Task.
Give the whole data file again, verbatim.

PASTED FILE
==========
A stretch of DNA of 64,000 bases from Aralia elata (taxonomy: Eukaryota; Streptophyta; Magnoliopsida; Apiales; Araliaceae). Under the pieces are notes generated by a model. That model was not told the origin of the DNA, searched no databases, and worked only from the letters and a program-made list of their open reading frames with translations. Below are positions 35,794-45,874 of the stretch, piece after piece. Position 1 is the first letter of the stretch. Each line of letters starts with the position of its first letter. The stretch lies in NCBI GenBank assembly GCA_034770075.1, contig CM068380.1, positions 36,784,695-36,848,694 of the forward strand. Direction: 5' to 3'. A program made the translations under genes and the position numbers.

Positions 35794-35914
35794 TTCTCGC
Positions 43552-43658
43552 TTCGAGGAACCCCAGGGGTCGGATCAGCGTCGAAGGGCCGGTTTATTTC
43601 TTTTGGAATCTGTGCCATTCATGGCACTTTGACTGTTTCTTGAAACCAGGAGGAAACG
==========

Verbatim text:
A stretch of DNA of 64,000 bases from Aralia elata (taxonomy: Eukaryota; Streptophyta; Magnoliopsida; Apiales; Araliaceae). Under the pieces are notes generated by a model. That model was not told the origin of the DNA, searched no databases, and worked only from the letters and a program-made list of their open reading frames with translations. Below are positions 35,794-45,874 of the stretch, piece after piece. Position 1 is the first letter of the stretch. Each line of letters starts with the position of its first letter. The stretch lies in NCBI GenBank assembly GCA_034770075.1, contig CM068380.1, positions 36,784,695-36,848,694 of the forward strand. Direction: 5' to 3'. A program made the translations under genes and the position numbers.

Positions 35794-35914
35794 TTCTCGC
Positions 43552-43658
43552 TTCGAGGAACCCCAGGGGTCGGATCAGCGTCGAAGGGCCGGTTTATTTC
43601 TTTTGGAATCTGTGCCATTCATGGCACTTTGACTGTTTCTTGAAACCAGGAGGAAACG